Heart Caatheterization or Radial Harvest

You must have a Palmar Arch Assessment with a high quality Physiologic testing system or an ultrasound system prior to having Radial Access for a Heart Catheterization or a Radial harvest. A standard Allen’s test without waveforms is NOT Sufficient!

Failing to perform a palmar arch exam before undertaking radial access or radial harvest procedures can potentially lead to several complications, including:


Radial Artery Occlusion (RAO):Without a patent palmar arch, there’s a risk of radial artery occlusion following the procedure. RAO can impede blood flow to the hand, leading to ischemia, pain, and potential tissue damage.

Compromised Vascular Access:Inadequate collateral circulation due to an incomplete or absent palmar arch can make radial access challenging or impossible. This may necessitate switching to alternative access sites, leading to procedural delays and increased patient discomfort.

Hand Ischemia:Insufficient blood supply to the hand can result in hand ischemia, characterized by numbness, tingling, pallor, and coldness. Prolonged ischemia can lead to tissue necrosis and long-term functional impairment.

Increased Risk of Complications:Procedures performed without confirming a patent palmar arch carry a heightened risk of procedural complications such as hematoma formation, pseudoaneurysm, and nerve injury. These complications can prolong recovery time, increase healthcare costs, and negatively impact patient outcomes.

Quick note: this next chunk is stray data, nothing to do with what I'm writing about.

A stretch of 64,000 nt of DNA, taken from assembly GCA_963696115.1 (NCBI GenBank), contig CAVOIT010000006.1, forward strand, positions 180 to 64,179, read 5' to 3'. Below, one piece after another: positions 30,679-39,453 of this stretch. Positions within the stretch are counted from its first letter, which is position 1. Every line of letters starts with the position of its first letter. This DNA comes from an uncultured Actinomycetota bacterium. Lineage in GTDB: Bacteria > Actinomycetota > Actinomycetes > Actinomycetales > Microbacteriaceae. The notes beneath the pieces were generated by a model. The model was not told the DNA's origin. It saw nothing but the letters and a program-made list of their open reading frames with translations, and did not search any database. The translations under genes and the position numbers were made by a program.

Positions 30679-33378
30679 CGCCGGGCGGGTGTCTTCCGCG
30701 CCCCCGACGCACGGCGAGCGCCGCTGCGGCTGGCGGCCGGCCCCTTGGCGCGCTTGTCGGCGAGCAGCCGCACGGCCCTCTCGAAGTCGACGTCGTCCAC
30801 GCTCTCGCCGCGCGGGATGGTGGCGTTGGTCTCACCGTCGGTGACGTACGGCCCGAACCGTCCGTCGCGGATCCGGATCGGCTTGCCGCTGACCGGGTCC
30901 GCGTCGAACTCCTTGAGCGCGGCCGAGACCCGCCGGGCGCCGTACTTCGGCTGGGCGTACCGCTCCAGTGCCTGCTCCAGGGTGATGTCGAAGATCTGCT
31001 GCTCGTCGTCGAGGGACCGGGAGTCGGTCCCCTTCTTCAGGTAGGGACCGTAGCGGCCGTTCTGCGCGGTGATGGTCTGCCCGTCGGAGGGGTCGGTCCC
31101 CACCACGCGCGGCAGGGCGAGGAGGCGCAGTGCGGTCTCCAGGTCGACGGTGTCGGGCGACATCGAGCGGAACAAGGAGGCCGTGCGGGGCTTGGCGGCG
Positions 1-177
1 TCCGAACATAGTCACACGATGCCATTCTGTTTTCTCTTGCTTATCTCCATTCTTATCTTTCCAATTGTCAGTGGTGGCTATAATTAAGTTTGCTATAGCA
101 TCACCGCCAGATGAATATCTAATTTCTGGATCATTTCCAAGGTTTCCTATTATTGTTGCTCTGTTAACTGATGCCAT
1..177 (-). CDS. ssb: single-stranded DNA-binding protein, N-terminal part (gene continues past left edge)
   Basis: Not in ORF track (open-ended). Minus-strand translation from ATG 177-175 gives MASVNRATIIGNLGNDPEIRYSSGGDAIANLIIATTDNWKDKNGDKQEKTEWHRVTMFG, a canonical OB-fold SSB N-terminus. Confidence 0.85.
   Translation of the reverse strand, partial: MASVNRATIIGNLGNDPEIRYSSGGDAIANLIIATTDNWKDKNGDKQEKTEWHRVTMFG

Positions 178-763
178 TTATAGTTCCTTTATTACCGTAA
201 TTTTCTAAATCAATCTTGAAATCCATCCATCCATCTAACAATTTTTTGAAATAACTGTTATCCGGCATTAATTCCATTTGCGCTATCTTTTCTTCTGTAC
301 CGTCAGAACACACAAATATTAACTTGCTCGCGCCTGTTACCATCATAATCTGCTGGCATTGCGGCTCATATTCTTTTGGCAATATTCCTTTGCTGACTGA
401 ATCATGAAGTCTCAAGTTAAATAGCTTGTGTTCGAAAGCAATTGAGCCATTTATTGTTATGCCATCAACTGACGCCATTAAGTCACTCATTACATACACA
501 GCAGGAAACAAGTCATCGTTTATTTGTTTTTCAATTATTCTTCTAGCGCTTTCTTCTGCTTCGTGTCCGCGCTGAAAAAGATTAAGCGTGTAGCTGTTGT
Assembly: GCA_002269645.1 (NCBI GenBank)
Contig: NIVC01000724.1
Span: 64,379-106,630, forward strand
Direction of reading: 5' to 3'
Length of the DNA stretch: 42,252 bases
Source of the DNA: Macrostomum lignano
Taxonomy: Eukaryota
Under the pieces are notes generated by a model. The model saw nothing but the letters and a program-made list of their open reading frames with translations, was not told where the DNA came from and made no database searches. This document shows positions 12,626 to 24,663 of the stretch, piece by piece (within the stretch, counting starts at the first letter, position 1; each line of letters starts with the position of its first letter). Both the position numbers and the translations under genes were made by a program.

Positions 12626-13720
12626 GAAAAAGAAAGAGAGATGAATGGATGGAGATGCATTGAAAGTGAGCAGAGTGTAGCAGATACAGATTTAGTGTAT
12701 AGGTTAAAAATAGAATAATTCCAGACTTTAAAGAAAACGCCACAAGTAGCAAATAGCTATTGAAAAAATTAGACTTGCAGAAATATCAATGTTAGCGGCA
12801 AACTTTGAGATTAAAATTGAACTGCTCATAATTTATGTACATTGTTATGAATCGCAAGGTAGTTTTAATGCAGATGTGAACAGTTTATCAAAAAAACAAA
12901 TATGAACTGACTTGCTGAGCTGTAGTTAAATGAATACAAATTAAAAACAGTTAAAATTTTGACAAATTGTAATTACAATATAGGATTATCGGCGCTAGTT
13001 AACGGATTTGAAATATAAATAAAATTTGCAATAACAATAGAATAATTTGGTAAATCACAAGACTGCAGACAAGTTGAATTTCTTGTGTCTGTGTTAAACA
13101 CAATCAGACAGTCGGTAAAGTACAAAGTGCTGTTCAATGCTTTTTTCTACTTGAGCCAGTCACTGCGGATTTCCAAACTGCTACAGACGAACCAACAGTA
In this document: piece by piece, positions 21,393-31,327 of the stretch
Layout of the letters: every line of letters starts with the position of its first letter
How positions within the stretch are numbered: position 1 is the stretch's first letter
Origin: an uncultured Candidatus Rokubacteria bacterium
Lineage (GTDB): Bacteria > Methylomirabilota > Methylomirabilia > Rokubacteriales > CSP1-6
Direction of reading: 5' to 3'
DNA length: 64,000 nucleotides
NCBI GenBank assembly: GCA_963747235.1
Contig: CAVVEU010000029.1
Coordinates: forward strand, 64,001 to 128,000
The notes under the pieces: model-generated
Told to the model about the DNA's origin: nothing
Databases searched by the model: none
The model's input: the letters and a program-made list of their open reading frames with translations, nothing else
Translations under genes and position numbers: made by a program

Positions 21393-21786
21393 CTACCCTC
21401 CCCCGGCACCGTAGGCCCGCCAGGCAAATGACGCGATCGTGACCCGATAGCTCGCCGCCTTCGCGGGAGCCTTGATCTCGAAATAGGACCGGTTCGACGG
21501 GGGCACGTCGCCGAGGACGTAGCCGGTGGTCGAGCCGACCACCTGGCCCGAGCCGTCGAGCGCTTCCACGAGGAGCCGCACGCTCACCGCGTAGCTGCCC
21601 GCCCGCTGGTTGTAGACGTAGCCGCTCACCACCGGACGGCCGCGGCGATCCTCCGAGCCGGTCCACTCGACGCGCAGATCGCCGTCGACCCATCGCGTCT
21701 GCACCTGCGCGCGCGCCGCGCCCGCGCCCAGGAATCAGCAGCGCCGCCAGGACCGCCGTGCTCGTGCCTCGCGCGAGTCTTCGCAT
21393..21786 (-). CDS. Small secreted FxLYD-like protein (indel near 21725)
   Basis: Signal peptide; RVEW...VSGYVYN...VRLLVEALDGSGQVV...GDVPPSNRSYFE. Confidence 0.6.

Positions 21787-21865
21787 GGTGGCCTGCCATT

Suboptimal Treatment Efficacy:In cases where radial access is utilized for interventional procedures such as coronary angiography or percutaneous coronary intervention (PCI), inadequate collateral circulation due to an unrecognized palmar arch deficiency may compromise the efficacy of the treatment. This can necessitate additional interventions or increase the risk of adverse cardiovascular events.

Legal and Ethical Implications:Failure to perform a palmar arch exam before radial access procedures may raise legal and ethical concerns regarding patient safety and standard of care. Healthcare providers have a duty to ensure that procedures are performed with due diligence and consideration for patient well-being.

Overall, conducting a palmar arch exam before undertaking radial access or radial harvest procedures is crucial for minimizing the risk of complications, optimizing procedural success, and ensuring patient safety. By identifying and addressing potential anatomical variations or deficiencies, healthcare providers can enhance the quality of care delivered to their patients and mitigate adverse outcomes.

Why Perform a Palmar Arch Assessment with Falcon Physiologic Vascular PVD Testing System before Radial Access or Radial Harvest?


Physiologic Vascular PVD Testing System

In the ever-evolving landscape of medical procedures, precision and accuracy are paramount. Nowhere is this more evident than in procedures involving radial access or radial harvest. These procedures, which involve accessing the radial artery for various interventions, require meticulous planning and assessment to ensure optimal outcomes. One crucial step in this process is the assessment of the palmar arch, and here’s why using the Falcon Physiologic Vascular PVD testing system for this assessment offers unparalleled advantages over traditional methods like imaging or the standard Allen’s test.